The noise shield 1403 can include any of the features of the conductive glass described above. In the depicted embodiment, the noise shield 1403 extends about three-quarters of the length of the detector shell 306 f. In other embodiments, the noise shield 1403 could be smaller or larger. The noise shield 1403 could, for instance, merely cover the detectors 1410 c, the submount 1400 c, or a portion thereof. The noise shield 1403 also includes a stop 1413 for positioning a measurement site within the sensor 301 f. Advantageously, in certain embodiments, the noise shield 1403 can reduce noise caused by light piping.

A thermistor 1470 is also shown. The thermistor 1470 is attached to the submount 1400 c and protrudes above the noise shield 1403. As described above, the thermistor 1470 can be employed to measure a temperature of a measurement site. Such a temperature can be helpful in correcting for wavelength drift due to changes in water absorption, which can be temperature dependent, thereby providing more accurate data useful in detecting blood analytes like glucose.

In the depicted embodiment, the detectors 1410 c are not enclosed in the cylindrical housing 1430. In an alternative embodiment, the cylindrical housing 1430 encloses the detectors 1410 c and is disposed under the noise shield 1403. In another embodiment, the cylindrical housing 1430 encloses the detectors 1410 c and the noise shield 1403 is not used. If both the cylindrical housing 1403 and the noise shield 1403 are used, either or both can have noise shielding features.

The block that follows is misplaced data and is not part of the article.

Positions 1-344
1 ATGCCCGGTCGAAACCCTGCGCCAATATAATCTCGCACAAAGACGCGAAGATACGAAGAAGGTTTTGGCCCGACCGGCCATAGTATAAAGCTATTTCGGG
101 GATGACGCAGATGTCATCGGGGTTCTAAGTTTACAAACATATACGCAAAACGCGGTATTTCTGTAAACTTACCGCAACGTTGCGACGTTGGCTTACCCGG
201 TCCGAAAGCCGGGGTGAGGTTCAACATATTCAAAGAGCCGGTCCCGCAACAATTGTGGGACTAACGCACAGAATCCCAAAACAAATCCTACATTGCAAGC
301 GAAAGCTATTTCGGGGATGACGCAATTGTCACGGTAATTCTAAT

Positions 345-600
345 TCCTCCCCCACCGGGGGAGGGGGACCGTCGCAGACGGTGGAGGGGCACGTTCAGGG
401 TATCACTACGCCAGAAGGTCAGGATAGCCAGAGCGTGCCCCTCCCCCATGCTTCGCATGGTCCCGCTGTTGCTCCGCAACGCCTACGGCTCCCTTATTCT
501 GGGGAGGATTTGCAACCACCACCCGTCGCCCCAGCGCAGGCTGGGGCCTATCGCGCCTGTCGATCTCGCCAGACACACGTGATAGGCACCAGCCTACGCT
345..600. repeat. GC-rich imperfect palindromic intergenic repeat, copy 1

FIG. 14G illustrates the detector shell 306 f of FIG. 14F, with the finger bed 310 f disposed thereon. FIG. 14H illustrates the detector shell 306 f of FIG. 14G, with the protrusion 605 b disposed in the finger bed 310 f.

FIG. 14I illustrates a cutaway view of the sensor 301 f. Not all features of the sensor 301 f are shown, such as the protrusion 605 b. Features shown include the emitter and detector shells 304 f, 306 f, the flaps 307 f, the heat sink 350 f and fins 351 f, the finger bed 310 f, and the noise shield 1403.